42 June 16, 2010
We have received some much-needed rain. The only drawback to the rain has been the increase in the amount of slugs feeding on our plants and the increase in the incidents of fungus diseases.
With a combination of warm days and some rain, most plants put out a lot of growth in June. Summer flowering perennials will put up flower stalks that are laden with flowers. It always seems that just about the time these summer flowering perennials are ready to bloom, along comes some rain and the flower stalks droop to the ground or the flower stalks snap off from the combined weight of the flowers and the water from the rain. Since most gardeners plant flowers hoping to see a display of flowers, it probably makes sense to try to support those flower stalks.
There are all kinds of things that you can use to support your plants. Both flowers and in some cases vegetable plants need to have something to hold up the plants. If you walk into most garden centers, you will find a vast array of plant supports. Which one is best for your plants? Let me take some time to tell you about your options.
You can go low tech and use stakes that are pushed into the ground. The flower stalk is then tied to the stake. Many people use bamboo stakes for this job. They come 25 in a pack and come in sizes from 2 to 4 feet long. One mistake gardeners make is that they buy stakes that are too short. Let’s say that you have flower stalks that are 2 feet long. A 2-foot stake should be OK to use to support the flowers. But you do have to put 6 inches to a foot of that stake into the ground in order to allow the stake to hold up a wet flower stalk. If you use the 2-foot stake, you can hold up the stalk, but most likely, the part of the stalk that sticks above the top of the stake will flop over or it might even break off. Always count on using a stake that is about a foot longer than the length of the flower stalk. With bamboo stakes you can always cut them to a shorter size with a pair of pruners.
There are many types of metal stakes that you can use to hold up the flower stalks. Most of the metal stakes are vinyl coated to allow you to get multiple years of use from the stakes. Some have a hoop at the top to allow you to catch the stalk in the hoop, providing the support the stalk needs. If you can plan ahead, there are round plant supports that have a grid work pattern to the ring. 3 adjustable legs allow you to position the support over the plant allowing the plant to grow up through the grid work. The grid work then supports the plant and its flower stalks.
There are also U shaped supports that can prop up a sagging plant. The plant slides into the opening of the U and the attached legs hold up the plant. You can use 2 of the U supports to form a cage around the plant.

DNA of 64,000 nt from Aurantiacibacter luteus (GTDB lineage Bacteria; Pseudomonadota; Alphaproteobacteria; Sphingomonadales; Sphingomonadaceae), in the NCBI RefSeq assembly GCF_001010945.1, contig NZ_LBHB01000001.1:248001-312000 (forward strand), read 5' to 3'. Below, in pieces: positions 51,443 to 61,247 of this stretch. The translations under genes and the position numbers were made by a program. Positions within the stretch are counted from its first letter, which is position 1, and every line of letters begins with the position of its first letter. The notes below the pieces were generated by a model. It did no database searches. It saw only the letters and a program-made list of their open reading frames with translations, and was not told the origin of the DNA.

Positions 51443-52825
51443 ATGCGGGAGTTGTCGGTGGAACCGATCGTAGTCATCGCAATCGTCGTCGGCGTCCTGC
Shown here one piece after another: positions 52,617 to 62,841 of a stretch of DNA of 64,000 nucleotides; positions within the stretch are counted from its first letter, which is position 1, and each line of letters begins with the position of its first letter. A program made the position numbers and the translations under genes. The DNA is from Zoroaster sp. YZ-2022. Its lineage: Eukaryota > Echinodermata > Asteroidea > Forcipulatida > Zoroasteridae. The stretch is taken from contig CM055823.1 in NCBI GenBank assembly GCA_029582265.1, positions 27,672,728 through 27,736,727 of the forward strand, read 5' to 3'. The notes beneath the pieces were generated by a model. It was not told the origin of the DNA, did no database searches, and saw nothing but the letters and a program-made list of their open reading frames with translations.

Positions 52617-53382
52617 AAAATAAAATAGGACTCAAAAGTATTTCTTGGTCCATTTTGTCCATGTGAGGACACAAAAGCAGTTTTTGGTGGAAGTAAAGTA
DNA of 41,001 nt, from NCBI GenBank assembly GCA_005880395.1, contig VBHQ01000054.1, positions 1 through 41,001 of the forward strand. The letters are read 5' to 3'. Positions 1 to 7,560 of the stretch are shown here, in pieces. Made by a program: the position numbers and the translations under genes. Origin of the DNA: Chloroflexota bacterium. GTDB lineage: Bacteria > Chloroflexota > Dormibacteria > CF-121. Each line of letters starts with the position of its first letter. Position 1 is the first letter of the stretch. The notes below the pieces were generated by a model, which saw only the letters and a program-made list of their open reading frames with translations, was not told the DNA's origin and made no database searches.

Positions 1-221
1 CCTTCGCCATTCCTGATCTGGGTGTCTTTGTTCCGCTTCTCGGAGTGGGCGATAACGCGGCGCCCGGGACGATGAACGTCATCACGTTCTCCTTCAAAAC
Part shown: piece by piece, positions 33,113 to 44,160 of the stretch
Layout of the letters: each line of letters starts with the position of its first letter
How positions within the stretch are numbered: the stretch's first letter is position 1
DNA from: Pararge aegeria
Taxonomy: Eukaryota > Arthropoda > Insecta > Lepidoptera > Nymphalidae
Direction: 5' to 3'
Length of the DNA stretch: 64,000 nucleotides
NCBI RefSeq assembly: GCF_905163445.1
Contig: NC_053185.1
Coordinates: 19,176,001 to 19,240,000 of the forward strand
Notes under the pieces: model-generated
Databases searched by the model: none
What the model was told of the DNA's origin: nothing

Many of the supports require you to use some type of material to tie the flower stalk to the stake. For many years, garden twine has been used to tie the plants to the stake. The twine is made out of jute and comes in a brown or green color. Most rolls of twine have 100 to 200 feet of twine in a ball. This allows you to cut the twine to whatever length you need.
There is also twist ties that come on a roll. The twist ties are metal wire that is covered with either a heavy paper or plastic coating. These can be cut to length and then wrapped around the flower stalk and the stakes. A couple of quick twists and the stalk are attached to the stake.
Velcro has also come out with rolls of material that you can cut to length and then wrap around the flower stalk and then attach to the support. The advantage to using this product is that the Velcro can be adjusted easily to prevent growing stems from being crushed by the tie.
Plants in the vegetable garden need support too. Tomato plants can get very top heavy when they are loaded with green and ripening tomatoes. There are tomato cages, which are, as the name would imply, metal cages that are placed over the tomato plant. The plant grows up through the center of the cage and is supported by the cage.
You can also use heavy wooden stakes to hold up your tomato plants. Since tomato plants can grow 4 to 6 feet tall, it is best to use a 5 to 7 foot long wooden stake. You will need at least a foot of the stake in the ground to hold up the plant when the plant is loaded with tomatoes. The Velcro strips are a great thing to use to attach the plant to the stake.
Staking up your plants may appear to be a tedious chore. However, you planted a garden to ultimately enjoy the flowers or to reap the harvest of the vegetable garden. Just ask any veteran gardener about not staking plants and you will get a history of sad looking plants that came about from not staking the plants.
Well, that’s all for this week. I’ll talk to you again next week.